Smartphone Poker Game
By Ben Halpert
A Smartphone WallStreetainment Lady GaGa Boo-Yah! If you have no idea what you just read, you are not catching Jim Cramer's "Mad Money" weeknights on CNBC.
In early 2010, Cramer praised Lady GaGa on her prowess for picking the mobile marketplace winners for the year -- Google and Apple (hence, GaGa).
For those of you who have never seen Cramer's form of WallStreetainment (hey, did I coin a new word? We'll have to submit it to Merriam-Webster's Open Dictionary), your 401Ks are missing out. Cramer has one objective -- making his viewers money (with a dose of entertainment).
How does Cramer try to make his audience money? By making them aware of what is really happening in the stock market so they can make informed investment decisions.
And like Cramer, I strive to make my readers aware of the security- and privacy-related aspects of their personal and business use of mobile devices.
Lady GaGa's song Poker Face is talking about the dichotomy of Google and Apple's approach to transforming the mobile masses. OK, maybe not...but stay with me, here.
Apple's App Store is a tightly controlled transaction platform where only Apple-approved apps ever see the light of day. Apple politics play a large role in which apps are approved and which are denied. The denied apps remain destined for the iPhone emulator of the developer for eternity.
Google's Android Market, on the other hand, is more in line with the Google mantra of "do no evil." If the proposed application meets minimum requirements then approval, and Android Market fame, await. Now, that is not to say that Android Market is an Anarchist's dream, as noted by Google's removal of malicious banking apps in January 2010.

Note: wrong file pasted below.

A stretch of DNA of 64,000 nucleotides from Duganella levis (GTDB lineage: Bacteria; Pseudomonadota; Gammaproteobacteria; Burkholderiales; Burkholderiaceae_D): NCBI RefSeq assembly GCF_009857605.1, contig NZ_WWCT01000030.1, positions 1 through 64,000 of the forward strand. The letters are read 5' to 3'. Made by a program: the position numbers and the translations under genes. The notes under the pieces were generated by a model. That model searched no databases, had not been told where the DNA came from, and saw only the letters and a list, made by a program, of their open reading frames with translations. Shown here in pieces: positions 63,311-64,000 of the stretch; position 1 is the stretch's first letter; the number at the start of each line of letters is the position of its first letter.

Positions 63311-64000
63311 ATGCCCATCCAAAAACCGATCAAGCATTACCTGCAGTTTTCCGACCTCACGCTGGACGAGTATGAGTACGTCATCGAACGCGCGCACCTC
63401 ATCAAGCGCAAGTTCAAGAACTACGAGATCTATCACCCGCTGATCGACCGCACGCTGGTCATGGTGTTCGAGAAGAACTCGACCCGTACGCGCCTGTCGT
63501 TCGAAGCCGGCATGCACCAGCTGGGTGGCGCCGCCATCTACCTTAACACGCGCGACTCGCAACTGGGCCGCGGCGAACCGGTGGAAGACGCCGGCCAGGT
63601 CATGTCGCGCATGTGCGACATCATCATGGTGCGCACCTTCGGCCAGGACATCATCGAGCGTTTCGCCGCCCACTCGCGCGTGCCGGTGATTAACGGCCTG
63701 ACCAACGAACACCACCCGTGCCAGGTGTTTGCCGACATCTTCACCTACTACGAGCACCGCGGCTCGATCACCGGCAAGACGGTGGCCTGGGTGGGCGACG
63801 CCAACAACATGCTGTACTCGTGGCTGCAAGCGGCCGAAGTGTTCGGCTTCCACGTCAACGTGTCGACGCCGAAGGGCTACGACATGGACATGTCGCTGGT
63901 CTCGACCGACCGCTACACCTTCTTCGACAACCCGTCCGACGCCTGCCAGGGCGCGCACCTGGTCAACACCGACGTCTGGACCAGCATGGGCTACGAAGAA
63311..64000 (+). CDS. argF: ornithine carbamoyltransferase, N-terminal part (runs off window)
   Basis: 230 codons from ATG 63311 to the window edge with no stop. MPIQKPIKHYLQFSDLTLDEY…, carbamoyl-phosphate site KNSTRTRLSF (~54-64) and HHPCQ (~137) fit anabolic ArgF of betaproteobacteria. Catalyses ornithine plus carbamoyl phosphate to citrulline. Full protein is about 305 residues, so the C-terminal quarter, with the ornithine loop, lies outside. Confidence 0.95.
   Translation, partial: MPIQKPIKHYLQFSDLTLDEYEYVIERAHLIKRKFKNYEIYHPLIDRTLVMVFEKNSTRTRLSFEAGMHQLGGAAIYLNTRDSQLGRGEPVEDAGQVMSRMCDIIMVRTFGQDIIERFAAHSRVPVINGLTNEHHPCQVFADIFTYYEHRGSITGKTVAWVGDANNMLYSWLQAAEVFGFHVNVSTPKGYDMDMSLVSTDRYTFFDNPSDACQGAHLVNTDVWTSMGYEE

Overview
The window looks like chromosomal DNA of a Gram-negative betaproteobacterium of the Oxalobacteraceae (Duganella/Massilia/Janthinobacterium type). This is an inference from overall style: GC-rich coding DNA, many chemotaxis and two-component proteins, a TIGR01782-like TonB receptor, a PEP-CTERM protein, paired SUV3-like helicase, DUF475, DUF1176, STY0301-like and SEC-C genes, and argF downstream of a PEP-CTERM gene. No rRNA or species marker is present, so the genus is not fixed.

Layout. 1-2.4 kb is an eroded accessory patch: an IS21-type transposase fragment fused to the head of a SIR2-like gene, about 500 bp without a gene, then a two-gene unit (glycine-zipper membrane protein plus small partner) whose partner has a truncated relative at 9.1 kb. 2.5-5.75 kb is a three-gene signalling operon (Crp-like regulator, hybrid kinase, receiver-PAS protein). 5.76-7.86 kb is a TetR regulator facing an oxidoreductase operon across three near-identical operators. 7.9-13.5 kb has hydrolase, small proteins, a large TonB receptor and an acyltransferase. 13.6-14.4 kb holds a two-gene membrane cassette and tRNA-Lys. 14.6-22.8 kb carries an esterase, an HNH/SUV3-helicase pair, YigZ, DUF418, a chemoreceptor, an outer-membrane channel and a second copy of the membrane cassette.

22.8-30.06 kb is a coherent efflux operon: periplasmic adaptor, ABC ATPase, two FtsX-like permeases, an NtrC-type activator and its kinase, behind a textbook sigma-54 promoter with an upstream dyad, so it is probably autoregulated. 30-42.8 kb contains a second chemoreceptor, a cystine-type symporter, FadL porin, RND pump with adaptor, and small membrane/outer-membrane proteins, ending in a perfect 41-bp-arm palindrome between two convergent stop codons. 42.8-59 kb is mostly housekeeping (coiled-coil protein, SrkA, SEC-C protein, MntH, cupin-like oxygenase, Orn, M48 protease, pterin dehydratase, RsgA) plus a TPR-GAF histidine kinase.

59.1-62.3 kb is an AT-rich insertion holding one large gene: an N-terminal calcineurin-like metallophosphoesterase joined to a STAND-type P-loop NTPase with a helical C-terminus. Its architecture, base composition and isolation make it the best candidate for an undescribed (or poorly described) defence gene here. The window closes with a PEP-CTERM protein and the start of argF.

The availability of security-related apps exposes an additional divergence in honor of Lady GaGa.
Go shopping in the Android Market and you have your choice of Android security applications. One such example is the antivirus product, Mobile Security by Lookout.
Now, shop in the Apple App Store and browse for a security application...nothing. Because Apple evaluates submitted apps from a malicious intent perspective, iPhone users enjoy a sense of security. But are iPhone users not affected by mobile malware? On the contrary; while Apple hopes you will not use a jailbroken iPhone, the reality is quite the opposite. Users hate being constrained when trying to be productive or creative. So while iPhone anti-malware is stuck in a state of denial, security issues will continue to hit iPhones.
Apple and its App Store play the smartphone security game with a "Poker Face" while Google and the Android Market play by showing their hand.
From a business and personal aspect, you have to decide how you will play your hand.
Hey Cramer, your deal.
Ben Halpert, CISSP, is an information security researcher and practitioner and writes monthly about security. Comments, questions and requests can be sent to him at firstname.lastname@example.org; please include SECURITY in the subject line.